In addition, IP internationalisation has resulted in an increased tradability of IP assets and the development of technology markets. The last few decades have seen an increase in licensing and other IP-based collaborative mechanisms, such as patent pools (OECD, 2012). New intermediaries and IP marketplaces have also emerged, which facilitate trade in ideas and vertical disintegration of knowledge-based industries (WIPO, 2011). Moreover, trading IP assets also enables firms to capture value from IP not utilized internally.
 
Also, many countries have sought to use IP laws to favour domestic firms over foreign ones. To avoid this, the major international IP conventions and bodies are aimed at controlling such domestic behaviour in the interest of encouraging international trade, to facilitate access to innovative information and knowledge, and to promote international knowledge spillovers.
What are the implications for national IP policies?
Countries differ in their capacities for innovation due to differences in technical skills and know-how. Thus, governments have to design their national IP policies according to their particular innovative landscape and the ability of domestic firms to innovate (Grossman and Lai, 2002). It is important to adopt IP systems that meet the standards and obligations derived from the international IP legal framework, but that also support specific economic sectors, technology fields and the particular needs of the national context (WIPO, Public Policy-related Assistance; Wallerstein et al., 1993). A lot will depend on complementary policies countries adopt when it comes to the impact of IP on innovation, particularly in development contexts (OECD, 2013). These are very much subject to national policy making and relate to the wider set of innovation policies (link to node on 327.Governance of IP).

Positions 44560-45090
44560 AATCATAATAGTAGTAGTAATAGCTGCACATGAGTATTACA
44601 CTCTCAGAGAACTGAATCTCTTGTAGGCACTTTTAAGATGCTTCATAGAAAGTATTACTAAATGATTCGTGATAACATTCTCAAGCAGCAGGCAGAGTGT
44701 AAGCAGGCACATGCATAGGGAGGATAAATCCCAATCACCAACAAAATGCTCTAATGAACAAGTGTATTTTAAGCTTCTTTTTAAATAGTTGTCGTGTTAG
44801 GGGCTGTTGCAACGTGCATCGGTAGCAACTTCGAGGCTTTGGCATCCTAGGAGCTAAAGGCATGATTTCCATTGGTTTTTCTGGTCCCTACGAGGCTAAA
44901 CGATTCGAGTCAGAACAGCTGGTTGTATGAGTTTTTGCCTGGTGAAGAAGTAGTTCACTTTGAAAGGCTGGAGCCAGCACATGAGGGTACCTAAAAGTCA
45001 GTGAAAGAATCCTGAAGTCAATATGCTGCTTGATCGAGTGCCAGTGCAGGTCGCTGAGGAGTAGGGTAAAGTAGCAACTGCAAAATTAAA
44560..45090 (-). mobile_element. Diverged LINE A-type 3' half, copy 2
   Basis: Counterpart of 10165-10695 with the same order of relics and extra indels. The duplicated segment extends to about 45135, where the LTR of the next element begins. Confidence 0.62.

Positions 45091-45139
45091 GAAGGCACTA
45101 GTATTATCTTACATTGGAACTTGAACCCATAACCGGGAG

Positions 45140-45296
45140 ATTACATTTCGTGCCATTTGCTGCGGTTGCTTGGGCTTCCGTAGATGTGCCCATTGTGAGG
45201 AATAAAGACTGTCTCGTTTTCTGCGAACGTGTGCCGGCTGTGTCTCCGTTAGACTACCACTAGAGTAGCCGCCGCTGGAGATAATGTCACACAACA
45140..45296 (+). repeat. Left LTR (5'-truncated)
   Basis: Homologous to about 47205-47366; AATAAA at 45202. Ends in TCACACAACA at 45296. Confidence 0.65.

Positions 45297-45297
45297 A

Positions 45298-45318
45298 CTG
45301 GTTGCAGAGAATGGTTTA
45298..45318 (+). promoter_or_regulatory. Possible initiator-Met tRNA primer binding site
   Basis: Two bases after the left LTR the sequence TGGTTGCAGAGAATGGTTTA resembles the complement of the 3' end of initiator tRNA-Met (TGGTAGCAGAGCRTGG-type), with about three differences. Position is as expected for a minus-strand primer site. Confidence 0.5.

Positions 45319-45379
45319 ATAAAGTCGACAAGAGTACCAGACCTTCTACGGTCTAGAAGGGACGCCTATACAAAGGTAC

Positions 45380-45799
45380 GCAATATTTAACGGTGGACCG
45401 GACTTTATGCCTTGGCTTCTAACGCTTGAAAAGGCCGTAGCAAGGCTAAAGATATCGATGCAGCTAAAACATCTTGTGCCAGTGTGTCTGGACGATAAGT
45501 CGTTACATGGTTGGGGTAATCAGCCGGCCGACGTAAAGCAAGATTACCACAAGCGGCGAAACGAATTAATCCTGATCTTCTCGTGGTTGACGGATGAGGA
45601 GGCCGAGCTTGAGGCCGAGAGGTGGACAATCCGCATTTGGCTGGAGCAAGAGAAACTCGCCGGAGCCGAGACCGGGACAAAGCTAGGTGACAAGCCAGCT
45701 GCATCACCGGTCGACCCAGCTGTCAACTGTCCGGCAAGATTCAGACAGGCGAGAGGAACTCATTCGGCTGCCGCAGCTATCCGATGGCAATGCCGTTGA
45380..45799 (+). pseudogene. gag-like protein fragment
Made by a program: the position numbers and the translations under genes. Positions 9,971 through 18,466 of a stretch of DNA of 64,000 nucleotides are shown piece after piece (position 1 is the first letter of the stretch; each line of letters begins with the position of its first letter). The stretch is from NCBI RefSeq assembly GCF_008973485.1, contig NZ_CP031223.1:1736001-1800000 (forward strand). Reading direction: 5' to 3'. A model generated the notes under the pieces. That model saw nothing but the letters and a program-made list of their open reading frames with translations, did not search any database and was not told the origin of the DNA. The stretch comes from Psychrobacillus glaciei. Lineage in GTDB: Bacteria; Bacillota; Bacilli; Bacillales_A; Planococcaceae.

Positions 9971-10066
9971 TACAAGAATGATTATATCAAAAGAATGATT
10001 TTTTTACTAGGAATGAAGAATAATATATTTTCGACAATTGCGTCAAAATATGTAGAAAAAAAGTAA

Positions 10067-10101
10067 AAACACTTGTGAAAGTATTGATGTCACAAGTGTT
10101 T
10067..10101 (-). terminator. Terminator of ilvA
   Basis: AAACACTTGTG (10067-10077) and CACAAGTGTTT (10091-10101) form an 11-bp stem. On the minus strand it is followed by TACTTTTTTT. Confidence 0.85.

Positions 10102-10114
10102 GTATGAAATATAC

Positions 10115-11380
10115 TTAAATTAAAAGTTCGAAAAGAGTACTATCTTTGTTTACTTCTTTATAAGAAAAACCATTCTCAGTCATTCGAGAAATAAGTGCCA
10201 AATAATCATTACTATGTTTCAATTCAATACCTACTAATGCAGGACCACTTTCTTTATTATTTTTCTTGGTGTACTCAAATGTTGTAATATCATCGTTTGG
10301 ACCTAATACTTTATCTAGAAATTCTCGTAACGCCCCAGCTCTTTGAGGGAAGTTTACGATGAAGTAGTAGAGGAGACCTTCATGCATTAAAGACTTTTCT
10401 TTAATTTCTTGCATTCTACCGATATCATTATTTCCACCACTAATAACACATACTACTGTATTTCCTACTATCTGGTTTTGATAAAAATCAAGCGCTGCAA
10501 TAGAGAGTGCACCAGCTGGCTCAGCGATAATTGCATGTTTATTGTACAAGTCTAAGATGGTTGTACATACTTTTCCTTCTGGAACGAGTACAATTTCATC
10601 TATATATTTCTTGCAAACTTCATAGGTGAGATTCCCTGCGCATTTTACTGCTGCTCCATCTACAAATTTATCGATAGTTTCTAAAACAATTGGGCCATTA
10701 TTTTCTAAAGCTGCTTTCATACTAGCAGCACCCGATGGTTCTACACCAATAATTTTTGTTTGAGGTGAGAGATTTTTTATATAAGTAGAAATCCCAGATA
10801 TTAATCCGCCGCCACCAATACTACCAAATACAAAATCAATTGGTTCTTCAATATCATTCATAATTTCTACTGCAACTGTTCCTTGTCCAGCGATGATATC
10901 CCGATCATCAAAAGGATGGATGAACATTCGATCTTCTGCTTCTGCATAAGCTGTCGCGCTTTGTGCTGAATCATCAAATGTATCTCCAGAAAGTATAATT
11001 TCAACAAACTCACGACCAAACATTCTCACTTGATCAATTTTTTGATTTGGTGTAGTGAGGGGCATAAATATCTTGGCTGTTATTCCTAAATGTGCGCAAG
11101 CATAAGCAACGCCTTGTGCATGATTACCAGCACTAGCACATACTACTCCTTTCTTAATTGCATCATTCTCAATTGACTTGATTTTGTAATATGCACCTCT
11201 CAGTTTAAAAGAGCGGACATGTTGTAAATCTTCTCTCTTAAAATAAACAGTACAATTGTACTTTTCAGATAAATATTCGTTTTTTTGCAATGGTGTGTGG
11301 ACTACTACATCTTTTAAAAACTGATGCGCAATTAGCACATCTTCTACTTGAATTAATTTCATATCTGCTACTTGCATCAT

Internationalisation of IP offers national governments the possibility of taking part in discussions on IP policy issues of global interest. It provides a platform for sharing a country’s experience and defining common policy objectives. Thus, participation in international forums is potentially very important.
References
  • Grossman, G.M. and E.L.-C. Lai (2002), “International protection of intellectual property”, NBER Working Paper No. 8704.
  • OECD (2012), “Intellectual property markets”, OECD, OECD Science, Technology and Industry Outlook 2012, OECD Publishing, Paris.
  • Wallerstein et al. (1993), “The global dimensions of intellectual property rights in science and technology”, Wallerstein M.B. et al. (eds.) (1993), Global Dimensions of Intellectual Property Rights in Science and Technology, National Academy Press, Washington, D.C., pp. 3-18.
  • WIPO (2011), “World intellectual property report: The changing face of innovation”, WIPO Publication No. 944E/2011.